• Establish the probability of loss risk and frequency of events.
• Determine the impact of the events.
• Develop options to mitigate risks.
• Study the feasibility of implementation of options.
• Perform a cost-benefit analysis.

The guideline then calls for ongoing reassessment of risks.
ISO 27001-2005, a guideline standard for establishing an Information Security Management System, specifies additional steps:

• Select objectives and controls for the treatment of risks.
• Obtain management approval of the proposed residual risks (the risks remaining after the security controls are put into place).
• Obtain management authorization to implement and operate the proposed security management system.
• Prepare a summary of decisions concerning risk treatment: What is implemented now, why specific additional controls were selected for implementation, and why specific controls were excluded from consideration.
• Formulate a risk treatment plan.
• Implement the plan via the security management system.
• Review risks at planned intervals, and review changes to the organization, technology and business objectives and processes.

Both guidelines go well together, and the security management system approach outlined in ISO 27001-2005 can also be used for physical and corporate security.

From Start to Finish
“Risk Analysis and the Security Survey,” by James F. Broder, CPP, is the classic reference on performing a complete risk analysis, and has been recently updated and expanded for its third edition. The book’s chapters cover each step of performing a business security risk analysis, and provide example letters, proposals and reports plus guidance on the use of a security consultant. The book’s appendices contain additional valuable material including:

• Security Survey Work Sheets;
• Danger Signs of Fraud, Embezzlement and Employee Theft;
• Professional Practices for Business Continuity Planners;
• Sample Kidnapping and Ransom Contingency Plan;
• Communicating with the Media; and
• Security Systems Specifications.

This book is part of the required study material for the ASIS Certified Protection Professional (CPP) and Physical Security Professional (PSP) certifications.

Documenting Risk Treatment Plan Details

Guidance for documenting the details of a risk treatment plan can be found in the book “Physical Security for IT,” by Michael Erbschloe. Chapter 3 explains how to integrate the physical security plan for IT with other security plans, such as:

• Cyber security planning;
• Disaster recovery planning;
• Business continuity planning;
• Organization risk management and insurance planning; and
• Incident response team planning and development.

Such integration is an important, but often overlooked element. For each of the plans listed above, Chapter 3 provides specific recommendations on how to map priorities between those plans and the physical security planning.

Quantitative vs. Qualitative Assessment
For some types of business operations — especially retail store operations — quantitative risk analysis is quite feasible as monetary values are easily assigned to the loss events, and business accounting and inventory records provide information needed to quantify each type of loss in specific time periods. Where quantitative information is not available and cannot easily be developed, a qualitative approach can be used to categorize risks. The main advantage of a qualitative impact analysis is that it prioritizes the risks and identifies areas for immediate improvement in addressing vulnerabilities.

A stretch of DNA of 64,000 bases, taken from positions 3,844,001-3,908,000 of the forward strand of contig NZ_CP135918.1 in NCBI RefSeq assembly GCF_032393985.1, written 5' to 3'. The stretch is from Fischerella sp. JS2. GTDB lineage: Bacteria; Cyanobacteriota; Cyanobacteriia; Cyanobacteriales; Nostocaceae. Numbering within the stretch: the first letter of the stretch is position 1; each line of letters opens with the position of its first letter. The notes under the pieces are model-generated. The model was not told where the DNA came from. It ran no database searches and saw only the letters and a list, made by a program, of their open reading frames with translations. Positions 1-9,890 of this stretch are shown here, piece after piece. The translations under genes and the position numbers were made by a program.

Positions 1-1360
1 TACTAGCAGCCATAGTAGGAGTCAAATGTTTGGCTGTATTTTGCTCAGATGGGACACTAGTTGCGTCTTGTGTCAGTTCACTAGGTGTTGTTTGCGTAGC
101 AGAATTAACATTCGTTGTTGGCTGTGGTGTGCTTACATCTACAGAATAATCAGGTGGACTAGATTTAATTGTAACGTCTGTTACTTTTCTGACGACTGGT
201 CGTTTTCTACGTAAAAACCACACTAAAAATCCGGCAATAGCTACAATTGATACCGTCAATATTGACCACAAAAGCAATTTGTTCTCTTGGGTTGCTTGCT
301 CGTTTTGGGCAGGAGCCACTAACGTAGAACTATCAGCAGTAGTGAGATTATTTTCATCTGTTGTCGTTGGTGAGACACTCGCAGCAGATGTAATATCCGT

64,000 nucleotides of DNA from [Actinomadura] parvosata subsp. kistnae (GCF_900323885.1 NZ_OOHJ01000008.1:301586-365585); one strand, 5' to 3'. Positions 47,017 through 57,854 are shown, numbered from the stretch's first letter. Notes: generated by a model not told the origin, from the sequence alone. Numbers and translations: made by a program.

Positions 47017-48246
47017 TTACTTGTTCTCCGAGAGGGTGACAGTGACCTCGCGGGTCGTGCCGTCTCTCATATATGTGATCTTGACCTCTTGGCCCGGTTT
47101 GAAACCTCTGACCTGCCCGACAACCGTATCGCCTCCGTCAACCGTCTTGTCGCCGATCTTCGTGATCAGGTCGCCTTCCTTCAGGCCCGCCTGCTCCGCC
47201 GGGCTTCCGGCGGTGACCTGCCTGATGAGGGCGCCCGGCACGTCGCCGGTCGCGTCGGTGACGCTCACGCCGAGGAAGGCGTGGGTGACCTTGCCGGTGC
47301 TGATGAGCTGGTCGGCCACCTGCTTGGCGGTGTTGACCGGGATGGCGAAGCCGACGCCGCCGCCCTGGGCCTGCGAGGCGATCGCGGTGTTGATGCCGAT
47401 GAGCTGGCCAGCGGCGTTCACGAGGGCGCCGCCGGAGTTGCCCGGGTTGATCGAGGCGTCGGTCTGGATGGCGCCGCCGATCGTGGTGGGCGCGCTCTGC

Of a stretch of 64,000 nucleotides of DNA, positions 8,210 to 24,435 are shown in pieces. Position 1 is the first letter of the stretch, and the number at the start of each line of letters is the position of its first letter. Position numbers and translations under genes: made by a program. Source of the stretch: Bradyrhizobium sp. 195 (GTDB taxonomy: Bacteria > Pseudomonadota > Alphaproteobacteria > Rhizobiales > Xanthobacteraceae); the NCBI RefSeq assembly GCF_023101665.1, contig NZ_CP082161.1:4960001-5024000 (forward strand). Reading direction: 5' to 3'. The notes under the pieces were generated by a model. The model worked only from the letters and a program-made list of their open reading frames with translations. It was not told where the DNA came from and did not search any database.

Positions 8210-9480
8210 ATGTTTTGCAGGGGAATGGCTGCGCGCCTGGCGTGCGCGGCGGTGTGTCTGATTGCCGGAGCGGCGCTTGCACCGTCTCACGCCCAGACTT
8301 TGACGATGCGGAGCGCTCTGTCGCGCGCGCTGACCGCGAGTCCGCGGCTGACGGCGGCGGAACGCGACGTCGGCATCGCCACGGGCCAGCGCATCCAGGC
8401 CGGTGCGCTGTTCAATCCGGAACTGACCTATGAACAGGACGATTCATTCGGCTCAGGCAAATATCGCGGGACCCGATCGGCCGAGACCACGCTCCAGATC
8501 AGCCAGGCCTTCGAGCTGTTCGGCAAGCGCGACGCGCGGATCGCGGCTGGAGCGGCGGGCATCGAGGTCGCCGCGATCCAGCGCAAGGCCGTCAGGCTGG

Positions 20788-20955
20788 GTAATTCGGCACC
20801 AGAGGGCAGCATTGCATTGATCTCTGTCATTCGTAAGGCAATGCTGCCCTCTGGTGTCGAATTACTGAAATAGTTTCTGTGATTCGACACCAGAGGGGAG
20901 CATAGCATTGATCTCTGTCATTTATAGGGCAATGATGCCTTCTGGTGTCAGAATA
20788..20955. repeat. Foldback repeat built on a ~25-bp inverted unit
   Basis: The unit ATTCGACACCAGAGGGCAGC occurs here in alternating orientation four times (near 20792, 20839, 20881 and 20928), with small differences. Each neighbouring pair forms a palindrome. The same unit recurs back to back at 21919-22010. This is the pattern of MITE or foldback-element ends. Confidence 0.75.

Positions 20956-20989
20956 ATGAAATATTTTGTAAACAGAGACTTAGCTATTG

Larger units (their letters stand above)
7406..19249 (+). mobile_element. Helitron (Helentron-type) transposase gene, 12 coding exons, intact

The ASIS General Security Risk Assessment Guideline provides advice for performing each type of analysis in Appendix I and Appendix II of the guideline.

Ongoing Reassessment of Risks
Risk assessment is not just a periodic action. It should be part of the organization’s change management process, so that security can be kept synchronized with changes to business risk. Additionally, there are some threats whose impacts are significant and whose likelihood can change on a moment’s notice. For example, a new building construction project can suddenly have its construction site risk escalate if a news story identifies a prospective tenant — which happens to be a company targeted by activist groups. Similarly, a chain company can become a public target, thus increasing risk for customer businesses. Therefore, some risks warrant real-time risk monitoring, which is the specialty of Risk IQ.

Risk IQ goes beyond news monitoring to monitor social interaction sites and other types of information on the Web, providing the ability to identify and correlate active threats from individuals or groups in real-time — providing its subscribers with the ability to take preemptive action. See the “7 Must-Read Risk Scenarios” on the Risk IQ Web site (http://riskiq.net).

The Business Perspective
When categorizing loss for senior executives, it helps to define risk rating categories in business terms that executives can relate to. This example language is generic and high-level. Often the language can be specifically tailored for the business functions.

It is important for management (as well as Security) to understand that job of the corporate security function is to reduce security risks to acceptable levels at an acceptable cost, in a manner harmonious to the business. That is why the objective of a risk-based security program should not be to find and fix every security vulnerability or gap, but to outline a comprehensive, systematic approach to risk mitigation and management, starting with the most critical risks. When both upper and middle management see that Security has its eye on the business and is looking out for the business bottom line, they are usually eager to help identify their risk tolerance and cost tolerance considerations when Security presents the risk picture information.